At the end of October in 1997, Boardstiff opened its doors for the first time. Now, 20 years later, they’re celebrating their 20th anniversary.
In commemoration of their 20th birthday, the local snow and skate store will be opening their doors for an evening of fun, socializing, prizes and giveaways, this Saturday.
Owner Geof Hare is thankful to Fernie for being so kind to him and his cousin as they started a business and found their roots.
Twenty years is a long time to operate a business. For Hare, the town of Fernie itself is what has kept him going.
“It (Fernie) has just been so good to me and my family,” said Hare, “The thought of being anywhere else [shakes his head].”
Boardstiff was started by Hare and his cousin, Mark Gibb.
“We figured, why work for someone else when we could work for ourselves,” he said. “We formulated a plan to open a shop, we just needed to find the right spot.”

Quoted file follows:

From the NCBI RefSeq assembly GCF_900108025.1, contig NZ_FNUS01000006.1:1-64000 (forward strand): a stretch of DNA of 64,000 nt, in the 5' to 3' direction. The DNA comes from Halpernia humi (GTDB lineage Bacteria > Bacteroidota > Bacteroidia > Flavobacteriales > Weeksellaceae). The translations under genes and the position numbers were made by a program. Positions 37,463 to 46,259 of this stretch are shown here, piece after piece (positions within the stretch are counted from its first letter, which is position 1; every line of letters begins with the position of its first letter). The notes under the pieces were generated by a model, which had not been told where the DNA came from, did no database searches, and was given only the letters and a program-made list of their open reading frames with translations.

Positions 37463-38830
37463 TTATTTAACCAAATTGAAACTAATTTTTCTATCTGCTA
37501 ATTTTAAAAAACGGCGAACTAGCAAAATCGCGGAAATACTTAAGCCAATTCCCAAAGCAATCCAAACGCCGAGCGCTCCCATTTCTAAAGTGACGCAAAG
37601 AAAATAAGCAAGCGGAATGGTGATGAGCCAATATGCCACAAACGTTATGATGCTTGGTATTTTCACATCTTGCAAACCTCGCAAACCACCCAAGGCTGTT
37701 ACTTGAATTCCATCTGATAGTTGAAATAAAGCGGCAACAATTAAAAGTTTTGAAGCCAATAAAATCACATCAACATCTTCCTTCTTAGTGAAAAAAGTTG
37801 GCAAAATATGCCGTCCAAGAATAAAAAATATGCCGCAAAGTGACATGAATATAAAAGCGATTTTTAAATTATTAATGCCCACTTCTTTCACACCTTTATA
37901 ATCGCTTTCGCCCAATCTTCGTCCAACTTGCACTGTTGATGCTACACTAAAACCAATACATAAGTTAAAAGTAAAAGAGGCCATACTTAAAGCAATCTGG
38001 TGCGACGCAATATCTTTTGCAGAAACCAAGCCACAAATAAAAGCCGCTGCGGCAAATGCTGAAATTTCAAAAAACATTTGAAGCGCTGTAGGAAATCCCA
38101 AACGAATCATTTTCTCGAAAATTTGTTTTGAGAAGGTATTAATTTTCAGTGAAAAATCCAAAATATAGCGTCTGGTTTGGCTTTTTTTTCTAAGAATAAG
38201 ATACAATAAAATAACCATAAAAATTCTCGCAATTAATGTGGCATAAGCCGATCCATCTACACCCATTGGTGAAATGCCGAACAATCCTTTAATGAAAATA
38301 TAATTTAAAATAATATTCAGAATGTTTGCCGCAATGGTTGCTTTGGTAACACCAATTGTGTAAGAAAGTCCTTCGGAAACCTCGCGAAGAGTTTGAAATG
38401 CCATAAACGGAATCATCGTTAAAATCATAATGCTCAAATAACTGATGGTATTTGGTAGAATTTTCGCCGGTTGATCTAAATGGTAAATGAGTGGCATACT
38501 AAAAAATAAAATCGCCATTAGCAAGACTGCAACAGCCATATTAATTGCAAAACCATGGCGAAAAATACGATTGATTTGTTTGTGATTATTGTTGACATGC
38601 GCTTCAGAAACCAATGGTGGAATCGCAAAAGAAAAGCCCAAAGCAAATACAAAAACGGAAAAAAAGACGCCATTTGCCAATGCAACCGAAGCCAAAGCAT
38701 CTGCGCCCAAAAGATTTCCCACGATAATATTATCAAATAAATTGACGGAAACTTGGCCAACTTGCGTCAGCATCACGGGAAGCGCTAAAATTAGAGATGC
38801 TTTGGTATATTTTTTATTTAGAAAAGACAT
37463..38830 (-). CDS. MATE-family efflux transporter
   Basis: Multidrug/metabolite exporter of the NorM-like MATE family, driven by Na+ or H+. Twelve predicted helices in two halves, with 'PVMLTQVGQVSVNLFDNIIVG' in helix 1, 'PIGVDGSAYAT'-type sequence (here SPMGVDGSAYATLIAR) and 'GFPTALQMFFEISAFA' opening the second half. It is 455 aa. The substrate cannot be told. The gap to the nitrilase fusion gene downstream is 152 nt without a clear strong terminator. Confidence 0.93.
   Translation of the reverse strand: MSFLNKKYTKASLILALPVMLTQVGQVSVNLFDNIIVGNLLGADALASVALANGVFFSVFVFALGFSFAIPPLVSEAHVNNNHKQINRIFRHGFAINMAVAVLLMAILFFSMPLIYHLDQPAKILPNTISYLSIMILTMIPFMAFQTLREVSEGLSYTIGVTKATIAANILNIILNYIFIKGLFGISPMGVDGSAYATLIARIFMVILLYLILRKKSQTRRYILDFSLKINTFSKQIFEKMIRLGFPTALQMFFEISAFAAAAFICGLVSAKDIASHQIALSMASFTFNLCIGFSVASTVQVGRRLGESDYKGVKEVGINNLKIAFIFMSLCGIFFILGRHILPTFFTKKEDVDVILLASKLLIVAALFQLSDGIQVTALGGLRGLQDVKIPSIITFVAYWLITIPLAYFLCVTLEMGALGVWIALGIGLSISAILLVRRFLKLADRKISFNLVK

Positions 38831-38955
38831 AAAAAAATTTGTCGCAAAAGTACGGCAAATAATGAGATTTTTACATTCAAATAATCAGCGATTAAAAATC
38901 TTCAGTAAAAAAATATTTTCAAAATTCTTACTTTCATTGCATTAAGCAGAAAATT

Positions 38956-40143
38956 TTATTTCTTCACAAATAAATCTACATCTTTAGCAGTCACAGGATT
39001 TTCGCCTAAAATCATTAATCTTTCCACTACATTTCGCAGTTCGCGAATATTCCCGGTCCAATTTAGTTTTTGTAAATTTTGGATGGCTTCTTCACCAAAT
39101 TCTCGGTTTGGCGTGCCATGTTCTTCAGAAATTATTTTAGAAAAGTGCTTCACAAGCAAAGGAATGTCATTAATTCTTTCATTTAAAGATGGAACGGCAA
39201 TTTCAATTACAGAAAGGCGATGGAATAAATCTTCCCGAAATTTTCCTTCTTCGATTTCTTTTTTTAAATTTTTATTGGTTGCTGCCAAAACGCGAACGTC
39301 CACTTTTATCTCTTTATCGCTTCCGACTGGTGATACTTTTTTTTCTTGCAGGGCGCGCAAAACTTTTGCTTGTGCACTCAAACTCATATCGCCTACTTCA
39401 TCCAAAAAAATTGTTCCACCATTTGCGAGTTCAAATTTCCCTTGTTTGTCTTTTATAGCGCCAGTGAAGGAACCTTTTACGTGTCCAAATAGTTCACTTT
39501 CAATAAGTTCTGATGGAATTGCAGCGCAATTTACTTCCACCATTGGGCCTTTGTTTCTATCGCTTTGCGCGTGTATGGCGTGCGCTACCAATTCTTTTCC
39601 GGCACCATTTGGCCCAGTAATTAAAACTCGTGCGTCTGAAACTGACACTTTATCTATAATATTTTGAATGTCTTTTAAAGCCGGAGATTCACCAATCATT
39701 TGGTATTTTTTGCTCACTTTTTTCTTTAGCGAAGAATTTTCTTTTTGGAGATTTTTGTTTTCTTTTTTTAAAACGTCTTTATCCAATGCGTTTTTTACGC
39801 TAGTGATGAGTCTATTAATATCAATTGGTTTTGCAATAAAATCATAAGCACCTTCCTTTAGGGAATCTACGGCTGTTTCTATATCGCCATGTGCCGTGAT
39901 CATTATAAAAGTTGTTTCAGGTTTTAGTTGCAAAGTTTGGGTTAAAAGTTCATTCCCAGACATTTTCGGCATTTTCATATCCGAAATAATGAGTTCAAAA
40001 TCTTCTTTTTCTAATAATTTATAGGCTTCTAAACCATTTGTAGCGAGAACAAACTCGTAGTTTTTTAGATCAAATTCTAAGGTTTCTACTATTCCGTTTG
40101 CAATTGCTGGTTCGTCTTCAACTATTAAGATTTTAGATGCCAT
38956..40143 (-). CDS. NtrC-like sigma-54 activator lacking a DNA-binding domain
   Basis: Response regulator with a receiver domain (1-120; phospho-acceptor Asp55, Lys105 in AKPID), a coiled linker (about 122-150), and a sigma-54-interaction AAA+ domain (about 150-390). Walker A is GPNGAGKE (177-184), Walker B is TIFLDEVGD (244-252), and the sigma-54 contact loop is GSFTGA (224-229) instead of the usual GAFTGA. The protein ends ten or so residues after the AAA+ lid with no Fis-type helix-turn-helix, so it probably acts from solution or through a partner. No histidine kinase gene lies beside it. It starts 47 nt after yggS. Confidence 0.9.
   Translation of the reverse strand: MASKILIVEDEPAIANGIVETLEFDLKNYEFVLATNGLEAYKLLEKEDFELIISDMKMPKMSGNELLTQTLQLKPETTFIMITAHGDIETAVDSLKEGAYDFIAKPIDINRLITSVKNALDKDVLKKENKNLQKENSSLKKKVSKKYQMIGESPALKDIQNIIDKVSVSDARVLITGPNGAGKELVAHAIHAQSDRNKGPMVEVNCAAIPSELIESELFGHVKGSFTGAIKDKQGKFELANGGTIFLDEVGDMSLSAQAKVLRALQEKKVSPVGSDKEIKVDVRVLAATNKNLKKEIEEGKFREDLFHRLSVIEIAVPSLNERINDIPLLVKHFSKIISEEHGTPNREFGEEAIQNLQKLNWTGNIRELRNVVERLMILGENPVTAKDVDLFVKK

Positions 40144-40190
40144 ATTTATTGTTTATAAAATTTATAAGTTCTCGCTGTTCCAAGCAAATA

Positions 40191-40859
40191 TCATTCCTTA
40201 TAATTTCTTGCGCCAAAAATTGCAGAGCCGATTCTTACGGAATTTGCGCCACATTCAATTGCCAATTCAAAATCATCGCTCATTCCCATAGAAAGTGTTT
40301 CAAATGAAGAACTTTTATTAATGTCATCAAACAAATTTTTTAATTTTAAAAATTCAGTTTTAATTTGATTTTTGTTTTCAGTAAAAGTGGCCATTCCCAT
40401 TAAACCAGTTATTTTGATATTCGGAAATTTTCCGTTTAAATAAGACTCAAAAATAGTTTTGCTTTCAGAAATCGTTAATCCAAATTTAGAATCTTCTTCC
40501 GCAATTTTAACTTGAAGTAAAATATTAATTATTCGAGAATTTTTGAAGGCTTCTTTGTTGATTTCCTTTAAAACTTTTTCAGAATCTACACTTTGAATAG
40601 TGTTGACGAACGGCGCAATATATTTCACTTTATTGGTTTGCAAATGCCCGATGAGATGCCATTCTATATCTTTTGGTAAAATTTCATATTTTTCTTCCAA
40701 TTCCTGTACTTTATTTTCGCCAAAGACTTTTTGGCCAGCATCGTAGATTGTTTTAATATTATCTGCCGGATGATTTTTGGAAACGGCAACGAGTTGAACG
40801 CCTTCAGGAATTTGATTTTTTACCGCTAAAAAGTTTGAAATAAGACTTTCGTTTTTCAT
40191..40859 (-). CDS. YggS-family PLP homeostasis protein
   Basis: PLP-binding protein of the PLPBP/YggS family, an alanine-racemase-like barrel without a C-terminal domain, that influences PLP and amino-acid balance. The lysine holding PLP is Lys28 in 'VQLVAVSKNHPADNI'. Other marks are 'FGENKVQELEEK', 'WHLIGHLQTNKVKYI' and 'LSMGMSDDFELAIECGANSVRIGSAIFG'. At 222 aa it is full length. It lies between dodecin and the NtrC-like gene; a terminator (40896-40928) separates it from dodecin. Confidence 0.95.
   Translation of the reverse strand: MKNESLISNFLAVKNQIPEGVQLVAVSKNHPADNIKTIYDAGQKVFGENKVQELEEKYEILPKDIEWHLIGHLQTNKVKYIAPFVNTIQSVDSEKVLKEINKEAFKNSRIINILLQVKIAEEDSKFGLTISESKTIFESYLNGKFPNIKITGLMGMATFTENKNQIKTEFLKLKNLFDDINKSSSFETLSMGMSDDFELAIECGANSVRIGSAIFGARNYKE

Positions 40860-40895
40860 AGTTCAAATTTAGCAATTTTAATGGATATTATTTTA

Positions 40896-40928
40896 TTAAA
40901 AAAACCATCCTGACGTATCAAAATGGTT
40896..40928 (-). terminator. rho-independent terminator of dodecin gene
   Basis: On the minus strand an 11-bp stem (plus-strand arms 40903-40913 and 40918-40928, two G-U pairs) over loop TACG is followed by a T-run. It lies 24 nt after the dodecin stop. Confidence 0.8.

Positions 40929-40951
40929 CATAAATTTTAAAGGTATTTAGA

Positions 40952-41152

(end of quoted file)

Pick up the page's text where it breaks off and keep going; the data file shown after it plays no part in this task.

Gibb set out on a road trip across B.C., stopping in Revelstoke, Golden, and many more. Coming across Fernie, the two thought they would give it a shot. After staying one winter, they fell in love with the place. At the time, Gibb was 23 years old.
When they started, Frozen Ocean was the main snowboard shop in town. Ski Base also existed at the time, but dealt mostly in skis. Frozen Ocean shut down, and Boardstiff became the place to go for snowboards. Today, they are the longest-running strictly-snowboard shop in Fernie.
Born and raised in Toronto, Hare and his cousin had no idea what real mountains were. Their family had a place at Blue Mountain, where Hare became a ski instructor. When he got a snowboard for Christmas, he never looked back.
Time went on, Hare went to school in Vancouver, and got the chance to stay with his cousin Gibb who was in Whistler.
“He let me crash on his couch, I got the chance to snowboard in proper mountains, and that was definitely the end of it. It was snowboarding and west B.C. for life,” he said. Hare has enjoyed getting to know people from all over the world, and he also enjoyed watching Fernie grow.
“From a tiny miner, logger town with a ski background, to this huge multicultural little piece of heaven,” he said.